THERE’S SOMETHING IN THE WATER
TEXT: WIBKE CARTE
Switzerland’s spa town of Bad Ragaz is best known for the healing thermal waters that have been flowing from the Tamina Gorge for hundreds of years. All year round, travellers come here to heal their minds and bodies.
Mankind has been experimenting with water and its healing powers for centuries. In various cultures such as that of Egypt or the Romans, thermal water was utilised for its beneficial properties. Bathing was a ritual and social experience; beautiful public baths were built with the finest materials as temples to bathing and the sacred waters within. One place with such a history based on wellness through water is Bad Ragaz.
Ever since the discovery of the thermal water in the Tamina Gorge in 1242, when two hunters from the Benedictine monastery of Pfäfers came across warm water bubbling out of the rocks, guests have been coming to the small town to take advantage of the water. In 1535, a naturalist and philosopher called Paracelsus was the first doctor to testify to the healing power of the thermal springs. “Originally, patients were lowered into the gorge on ropes in wooden bath houses built across the roaring Tamina,” said Astrid Hüni of the Grand Resort Bad Ragaz, which runs the Tamina Therme thermal pools. “The first people wanting to be healed had to stay in the water for seven days.”
Rich and famous visitors
The rise to the status of a spa town began in 1840 when the 36.6 Celsius thermal water of the Tamina spring was piped for the first time from the Tamina Gorge four kilometres out of the valley to the Ragaz farm. Famous bathers, such as Friedrich Wilhelm Nietzsche, Thomas Mann, Rainer Maria Rilke and Victor Hugo, subsequently paid their respects to the former farming village.
With the increase in tourism, luxury hotels were built to accommodate wealthy travellers, including Russian nobility. The ties with Russia were in part thanks to Bernhard Simon, a Swiss architect who lived in St. Petersburg from 1839 to 1853. He completed many construction projects for the nobility and the tsar’s family, such as the reconstruction of the renowned Shuvalov palace (headquarters of the Fabergé museums).
Simon returned to Switzerland due to ill health and finally settled in Bad Ragaz. “He purchased the Domaine Ragaz for 1.2 million Franc, which was an incredible amount back then,” said Astrid Hüni. “In order to fund this enterprise, he borrowed money from the state of Switzerland, which imposed the condition that he had to build both a guesthouse and swimming facilities for the public.” As a result, the Hotel Quellenhof, the Kursaal and the thermal pools were constructed.
From Bad Ragaz it is easy to hike into the Tamina Gorge (alternatively, there is a bus), where after about one hour, the Old Baths Pfäfers is a place worth visiting. Switzerland’s earliest Baroque spa house, where kings and princesses once bathed, now houses a museum describing the history of the Benedictine monastery of Pfäfers, founded in 740, until its dissolution in 1838, as well as the Paracelsus monument. Only a few hundred feet further on is the entrance to the Tamina Gorge.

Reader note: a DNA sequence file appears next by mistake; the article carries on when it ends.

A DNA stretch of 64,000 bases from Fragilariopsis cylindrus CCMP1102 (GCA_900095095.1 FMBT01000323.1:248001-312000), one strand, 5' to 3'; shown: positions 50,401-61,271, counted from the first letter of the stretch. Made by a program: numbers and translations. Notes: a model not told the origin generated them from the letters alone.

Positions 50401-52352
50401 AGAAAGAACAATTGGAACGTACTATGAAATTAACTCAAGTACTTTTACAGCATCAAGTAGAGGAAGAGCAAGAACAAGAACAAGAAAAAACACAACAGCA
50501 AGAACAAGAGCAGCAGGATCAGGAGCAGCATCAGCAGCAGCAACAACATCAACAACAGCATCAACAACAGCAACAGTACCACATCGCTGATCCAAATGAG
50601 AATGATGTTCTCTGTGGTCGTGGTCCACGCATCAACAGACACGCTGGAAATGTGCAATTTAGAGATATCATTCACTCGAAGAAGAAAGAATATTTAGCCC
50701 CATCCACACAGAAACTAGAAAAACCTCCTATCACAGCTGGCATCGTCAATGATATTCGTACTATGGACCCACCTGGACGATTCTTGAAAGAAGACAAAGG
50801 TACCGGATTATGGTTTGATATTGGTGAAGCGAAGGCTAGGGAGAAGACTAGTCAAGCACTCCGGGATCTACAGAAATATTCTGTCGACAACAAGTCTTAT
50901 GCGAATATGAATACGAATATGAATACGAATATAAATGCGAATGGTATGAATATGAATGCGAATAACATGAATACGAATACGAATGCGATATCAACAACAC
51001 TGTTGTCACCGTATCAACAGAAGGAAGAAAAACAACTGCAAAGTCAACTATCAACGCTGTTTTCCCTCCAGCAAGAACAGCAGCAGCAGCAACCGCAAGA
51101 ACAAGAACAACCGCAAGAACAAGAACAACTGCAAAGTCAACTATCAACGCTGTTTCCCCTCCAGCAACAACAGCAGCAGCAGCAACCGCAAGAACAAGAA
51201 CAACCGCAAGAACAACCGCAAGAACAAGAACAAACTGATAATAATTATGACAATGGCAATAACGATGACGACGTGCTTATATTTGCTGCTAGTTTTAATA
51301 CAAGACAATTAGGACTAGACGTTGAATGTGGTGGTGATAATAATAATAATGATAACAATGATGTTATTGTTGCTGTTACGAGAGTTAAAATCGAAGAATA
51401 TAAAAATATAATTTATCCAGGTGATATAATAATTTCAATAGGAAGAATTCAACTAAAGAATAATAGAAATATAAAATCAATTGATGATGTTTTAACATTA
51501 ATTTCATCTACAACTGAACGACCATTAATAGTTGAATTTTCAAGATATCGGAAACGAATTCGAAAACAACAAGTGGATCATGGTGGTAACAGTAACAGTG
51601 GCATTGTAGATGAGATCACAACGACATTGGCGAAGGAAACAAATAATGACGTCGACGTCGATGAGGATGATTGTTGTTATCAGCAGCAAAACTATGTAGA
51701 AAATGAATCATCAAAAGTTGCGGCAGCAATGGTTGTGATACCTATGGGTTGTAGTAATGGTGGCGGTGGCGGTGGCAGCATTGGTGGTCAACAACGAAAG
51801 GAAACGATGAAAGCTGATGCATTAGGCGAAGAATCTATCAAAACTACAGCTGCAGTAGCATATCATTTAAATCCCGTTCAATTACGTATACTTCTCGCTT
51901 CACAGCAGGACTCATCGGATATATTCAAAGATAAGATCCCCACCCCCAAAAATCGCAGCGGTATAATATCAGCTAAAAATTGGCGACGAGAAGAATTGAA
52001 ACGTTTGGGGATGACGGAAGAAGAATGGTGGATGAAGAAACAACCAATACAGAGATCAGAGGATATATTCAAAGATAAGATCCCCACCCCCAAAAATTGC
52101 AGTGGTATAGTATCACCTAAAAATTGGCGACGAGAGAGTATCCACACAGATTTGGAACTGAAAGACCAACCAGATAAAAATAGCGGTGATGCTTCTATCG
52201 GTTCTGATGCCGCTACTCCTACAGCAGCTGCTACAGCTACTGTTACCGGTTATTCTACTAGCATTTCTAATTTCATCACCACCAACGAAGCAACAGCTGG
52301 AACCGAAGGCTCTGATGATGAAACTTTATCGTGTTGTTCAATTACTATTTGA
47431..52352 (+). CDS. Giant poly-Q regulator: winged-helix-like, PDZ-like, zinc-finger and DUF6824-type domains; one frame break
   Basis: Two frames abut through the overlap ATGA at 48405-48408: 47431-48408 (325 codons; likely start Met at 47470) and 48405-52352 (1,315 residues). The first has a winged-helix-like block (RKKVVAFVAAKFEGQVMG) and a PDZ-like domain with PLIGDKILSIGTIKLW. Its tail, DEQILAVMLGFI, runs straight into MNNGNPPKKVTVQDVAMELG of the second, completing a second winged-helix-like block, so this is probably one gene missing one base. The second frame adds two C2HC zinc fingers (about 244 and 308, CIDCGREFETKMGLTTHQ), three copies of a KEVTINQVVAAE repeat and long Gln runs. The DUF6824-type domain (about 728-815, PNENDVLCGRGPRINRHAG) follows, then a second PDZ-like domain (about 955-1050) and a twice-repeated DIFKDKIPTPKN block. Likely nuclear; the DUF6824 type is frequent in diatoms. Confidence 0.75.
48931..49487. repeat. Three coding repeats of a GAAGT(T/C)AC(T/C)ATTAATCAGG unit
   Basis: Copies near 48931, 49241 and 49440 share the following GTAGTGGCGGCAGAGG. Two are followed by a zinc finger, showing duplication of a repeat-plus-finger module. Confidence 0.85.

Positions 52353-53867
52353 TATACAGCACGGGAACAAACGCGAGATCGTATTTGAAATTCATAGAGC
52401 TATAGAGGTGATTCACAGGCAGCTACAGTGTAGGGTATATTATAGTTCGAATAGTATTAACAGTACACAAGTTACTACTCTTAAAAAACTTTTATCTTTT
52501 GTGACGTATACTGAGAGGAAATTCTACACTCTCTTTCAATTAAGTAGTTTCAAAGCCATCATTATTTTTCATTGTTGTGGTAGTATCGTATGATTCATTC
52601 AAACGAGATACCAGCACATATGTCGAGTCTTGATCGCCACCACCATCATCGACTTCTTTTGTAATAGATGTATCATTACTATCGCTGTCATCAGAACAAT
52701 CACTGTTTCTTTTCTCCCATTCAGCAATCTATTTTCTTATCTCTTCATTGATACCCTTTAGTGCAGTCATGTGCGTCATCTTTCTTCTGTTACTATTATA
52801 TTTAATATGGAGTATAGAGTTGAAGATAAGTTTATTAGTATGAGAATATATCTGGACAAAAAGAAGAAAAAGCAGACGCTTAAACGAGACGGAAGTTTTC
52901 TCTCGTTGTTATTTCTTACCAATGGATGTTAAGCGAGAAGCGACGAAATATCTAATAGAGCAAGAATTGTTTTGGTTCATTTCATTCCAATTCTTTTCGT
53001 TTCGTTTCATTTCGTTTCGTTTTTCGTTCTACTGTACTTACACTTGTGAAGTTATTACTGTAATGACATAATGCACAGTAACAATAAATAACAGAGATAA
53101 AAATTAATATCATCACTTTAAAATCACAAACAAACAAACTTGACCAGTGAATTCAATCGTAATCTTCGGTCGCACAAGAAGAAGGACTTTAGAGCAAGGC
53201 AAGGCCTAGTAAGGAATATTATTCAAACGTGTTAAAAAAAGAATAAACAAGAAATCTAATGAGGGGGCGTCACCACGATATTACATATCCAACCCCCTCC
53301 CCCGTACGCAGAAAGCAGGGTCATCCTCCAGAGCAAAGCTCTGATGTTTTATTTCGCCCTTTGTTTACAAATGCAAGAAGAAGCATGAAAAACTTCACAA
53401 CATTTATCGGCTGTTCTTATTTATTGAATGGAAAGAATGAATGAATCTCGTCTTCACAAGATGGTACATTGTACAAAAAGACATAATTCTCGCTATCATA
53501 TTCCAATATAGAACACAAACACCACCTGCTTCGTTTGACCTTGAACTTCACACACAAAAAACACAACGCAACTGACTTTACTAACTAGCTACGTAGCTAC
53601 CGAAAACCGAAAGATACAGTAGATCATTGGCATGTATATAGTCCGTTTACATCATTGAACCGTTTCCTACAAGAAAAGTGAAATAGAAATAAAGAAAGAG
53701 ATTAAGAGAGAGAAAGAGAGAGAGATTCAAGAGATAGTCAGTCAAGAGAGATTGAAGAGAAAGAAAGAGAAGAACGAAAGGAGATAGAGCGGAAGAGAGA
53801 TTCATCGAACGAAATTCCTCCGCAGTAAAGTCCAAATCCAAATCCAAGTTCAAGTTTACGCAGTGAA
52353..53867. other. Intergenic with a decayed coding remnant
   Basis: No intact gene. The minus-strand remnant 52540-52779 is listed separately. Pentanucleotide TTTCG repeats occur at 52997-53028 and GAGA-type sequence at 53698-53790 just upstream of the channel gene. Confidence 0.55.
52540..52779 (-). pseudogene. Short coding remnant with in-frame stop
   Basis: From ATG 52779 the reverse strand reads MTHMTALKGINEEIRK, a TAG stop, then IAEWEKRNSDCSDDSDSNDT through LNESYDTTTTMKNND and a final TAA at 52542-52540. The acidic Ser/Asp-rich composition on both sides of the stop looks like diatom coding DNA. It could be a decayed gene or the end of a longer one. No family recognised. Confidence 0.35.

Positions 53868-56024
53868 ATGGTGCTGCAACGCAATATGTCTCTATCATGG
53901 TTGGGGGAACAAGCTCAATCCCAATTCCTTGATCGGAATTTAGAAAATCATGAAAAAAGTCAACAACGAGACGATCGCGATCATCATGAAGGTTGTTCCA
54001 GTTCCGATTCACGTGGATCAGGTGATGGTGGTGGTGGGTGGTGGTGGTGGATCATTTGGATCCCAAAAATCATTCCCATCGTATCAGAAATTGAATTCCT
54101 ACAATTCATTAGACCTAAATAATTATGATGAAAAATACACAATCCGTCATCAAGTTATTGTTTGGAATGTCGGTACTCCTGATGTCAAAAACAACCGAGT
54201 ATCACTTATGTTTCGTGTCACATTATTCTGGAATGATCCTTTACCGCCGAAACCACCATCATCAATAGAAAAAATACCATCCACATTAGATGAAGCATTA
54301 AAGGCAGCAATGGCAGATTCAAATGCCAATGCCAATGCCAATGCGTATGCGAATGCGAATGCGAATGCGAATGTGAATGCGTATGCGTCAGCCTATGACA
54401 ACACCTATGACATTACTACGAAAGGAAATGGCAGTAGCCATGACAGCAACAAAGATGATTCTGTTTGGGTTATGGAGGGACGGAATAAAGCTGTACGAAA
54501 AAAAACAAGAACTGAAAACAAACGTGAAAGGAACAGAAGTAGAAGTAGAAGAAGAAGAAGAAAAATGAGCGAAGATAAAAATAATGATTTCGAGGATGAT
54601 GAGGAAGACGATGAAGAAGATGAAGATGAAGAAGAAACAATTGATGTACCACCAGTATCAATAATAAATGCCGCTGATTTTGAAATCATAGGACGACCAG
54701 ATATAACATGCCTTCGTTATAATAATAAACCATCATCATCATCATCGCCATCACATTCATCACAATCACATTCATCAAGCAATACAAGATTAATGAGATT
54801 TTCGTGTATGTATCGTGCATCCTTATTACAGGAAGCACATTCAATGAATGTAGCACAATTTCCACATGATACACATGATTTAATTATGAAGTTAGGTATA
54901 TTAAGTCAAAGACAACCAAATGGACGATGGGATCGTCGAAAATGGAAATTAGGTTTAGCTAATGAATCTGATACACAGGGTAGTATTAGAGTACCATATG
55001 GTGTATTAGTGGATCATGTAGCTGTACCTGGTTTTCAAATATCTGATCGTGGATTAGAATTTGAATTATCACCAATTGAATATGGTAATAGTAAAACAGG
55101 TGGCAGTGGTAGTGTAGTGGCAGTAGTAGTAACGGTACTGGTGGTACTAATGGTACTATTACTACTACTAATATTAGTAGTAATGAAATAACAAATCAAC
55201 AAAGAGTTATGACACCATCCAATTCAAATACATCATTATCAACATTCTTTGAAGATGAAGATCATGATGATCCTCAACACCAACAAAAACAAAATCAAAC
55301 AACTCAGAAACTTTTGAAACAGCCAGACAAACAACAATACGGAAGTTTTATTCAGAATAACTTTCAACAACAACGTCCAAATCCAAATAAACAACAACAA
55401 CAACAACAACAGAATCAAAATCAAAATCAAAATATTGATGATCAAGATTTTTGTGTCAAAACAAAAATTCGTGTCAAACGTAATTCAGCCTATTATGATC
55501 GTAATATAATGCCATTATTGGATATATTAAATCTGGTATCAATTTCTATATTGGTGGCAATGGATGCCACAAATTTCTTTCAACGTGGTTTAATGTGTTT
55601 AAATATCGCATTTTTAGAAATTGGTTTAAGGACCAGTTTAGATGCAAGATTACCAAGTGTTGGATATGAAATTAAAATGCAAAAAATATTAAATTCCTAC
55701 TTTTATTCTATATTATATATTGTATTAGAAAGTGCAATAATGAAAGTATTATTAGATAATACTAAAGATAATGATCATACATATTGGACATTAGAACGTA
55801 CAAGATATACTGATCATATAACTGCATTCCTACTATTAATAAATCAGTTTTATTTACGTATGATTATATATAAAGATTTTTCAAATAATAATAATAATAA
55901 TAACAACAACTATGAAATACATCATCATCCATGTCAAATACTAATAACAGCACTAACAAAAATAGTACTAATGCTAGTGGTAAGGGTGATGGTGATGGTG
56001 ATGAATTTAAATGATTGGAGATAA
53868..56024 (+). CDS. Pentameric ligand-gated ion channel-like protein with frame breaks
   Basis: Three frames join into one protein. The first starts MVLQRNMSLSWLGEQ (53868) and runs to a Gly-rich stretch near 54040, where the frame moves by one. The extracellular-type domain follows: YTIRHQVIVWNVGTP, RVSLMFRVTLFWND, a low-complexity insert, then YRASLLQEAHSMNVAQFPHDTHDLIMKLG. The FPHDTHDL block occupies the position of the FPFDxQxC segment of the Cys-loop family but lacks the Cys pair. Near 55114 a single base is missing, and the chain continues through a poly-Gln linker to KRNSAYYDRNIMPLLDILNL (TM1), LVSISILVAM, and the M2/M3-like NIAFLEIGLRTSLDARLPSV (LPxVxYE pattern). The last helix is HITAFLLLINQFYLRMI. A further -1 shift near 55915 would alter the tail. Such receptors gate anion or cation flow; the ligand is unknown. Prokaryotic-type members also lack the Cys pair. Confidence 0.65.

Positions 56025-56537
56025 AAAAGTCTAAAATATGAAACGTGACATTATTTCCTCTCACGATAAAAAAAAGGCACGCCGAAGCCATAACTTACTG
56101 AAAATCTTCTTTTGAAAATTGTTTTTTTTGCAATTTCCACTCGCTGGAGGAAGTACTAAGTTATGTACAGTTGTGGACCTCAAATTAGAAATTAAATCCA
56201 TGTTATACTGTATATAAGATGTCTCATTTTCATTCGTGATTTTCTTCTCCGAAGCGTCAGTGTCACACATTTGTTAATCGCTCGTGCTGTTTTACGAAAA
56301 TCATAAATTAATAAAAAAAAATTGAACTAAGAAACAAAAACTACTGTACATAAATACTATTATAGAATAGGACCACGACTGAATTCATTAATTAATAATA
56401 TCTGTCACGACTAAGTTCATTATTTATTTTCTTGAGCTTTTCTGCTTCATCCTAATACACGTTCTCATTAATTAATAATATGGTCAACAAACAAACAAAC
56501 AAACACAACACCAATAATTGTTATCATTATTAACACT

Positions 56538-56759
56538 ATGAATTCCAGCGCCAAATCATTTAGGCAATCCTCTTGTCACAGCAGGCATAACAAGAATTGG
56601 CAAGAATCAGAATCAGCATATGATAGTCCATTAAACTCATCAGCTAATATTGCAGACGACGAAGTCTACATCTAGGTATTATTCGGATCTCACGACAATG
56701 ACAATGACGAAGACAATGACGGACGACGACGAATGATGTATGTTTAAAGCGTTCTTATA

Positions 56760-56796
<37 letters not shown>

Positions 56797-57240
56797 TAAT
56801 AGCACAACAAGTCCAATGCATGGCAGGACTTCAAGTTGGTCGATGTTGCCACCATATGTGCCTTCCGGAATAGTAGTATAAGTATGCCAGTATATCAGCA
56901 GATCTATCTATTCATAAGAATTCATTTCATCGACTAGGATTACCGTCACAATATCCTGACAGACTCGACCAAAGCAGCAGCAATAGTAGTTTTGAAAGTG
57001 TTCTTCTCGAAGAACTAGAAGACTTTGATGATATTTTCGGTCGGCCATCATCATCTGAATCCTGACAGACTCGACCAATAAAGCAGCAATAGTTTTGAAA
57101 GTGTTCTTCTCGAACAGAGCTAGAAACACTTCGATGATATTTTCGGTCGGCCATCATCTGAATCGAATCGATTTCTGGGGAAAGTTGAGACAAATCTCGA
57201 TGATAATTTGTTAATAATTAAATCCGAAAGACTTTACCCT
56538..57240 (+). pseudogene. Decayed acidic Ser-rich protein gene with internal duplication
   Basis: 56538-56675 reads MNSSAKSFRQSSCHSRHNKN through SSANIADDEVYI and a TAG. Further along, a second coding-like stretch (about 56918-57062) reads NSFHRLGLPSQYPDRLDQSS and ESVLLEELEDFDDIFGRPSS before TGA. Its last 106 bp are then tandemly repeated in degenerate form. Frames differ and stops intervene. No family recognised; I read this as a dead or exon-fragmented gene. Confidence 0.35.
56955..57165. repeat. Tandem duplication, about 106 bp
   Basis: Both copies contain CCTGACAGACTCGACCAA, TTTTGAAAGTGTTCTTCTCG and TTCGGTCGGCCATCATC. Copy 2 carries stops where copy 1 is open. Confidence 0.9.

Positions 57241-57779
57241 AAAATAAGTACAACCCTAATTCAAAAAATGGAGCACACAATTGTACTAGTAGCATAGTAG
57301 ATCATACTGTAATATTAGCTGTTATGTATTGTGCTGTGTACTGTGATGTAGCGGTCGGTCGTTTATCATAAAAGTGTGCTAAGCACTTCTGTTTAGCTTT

Artworks for everyone
Back in town, there is plenty of art to discover. Numerous sculptures, ranging from blue birds to tall steals to fountains, can be found throughout the townscape. “Behind Europe’s largest open-air sculpture exhibition is the Hohmeister family, who live in Bad Ragaz – and a huge amount of work,” said Adrian Pfiffner of Heidiland Tourism. “From the beginning, the goal of the initiators of the Bad RagARTz was to make art easily accessible and tangible.” The private initiative has become an exhibition that takes place every three years, the next one being in 2024.
In wintertime, when it gets dark early, the sculptures are an enchanting sight outshone only by the trees, bridges and buildings decorated with fairy lights during the Christmas season, which Bad Ragaz is famous for. Every year, locals and guests alike stroll through the spa town to enjoy the contemplative atmosphere. To keep warm a serving of mulled wine is very popular.
Travellers in search of fine dining, yet hearty fare, can head to the restaurant Memories, where Sven Wassmer serves up Alpine cuisine and has been awarded three Michelin stars for his innovative spin on traditional Swiss food. “We work with small producers and use mother nature as our larder. Dairy products are central to the Alps and this is reflected in the cooking,” he says. Guests who choose still rather than sparkling water to go with the food will be served a helping from the thermal waters; and so the history based on wellness through water continues.
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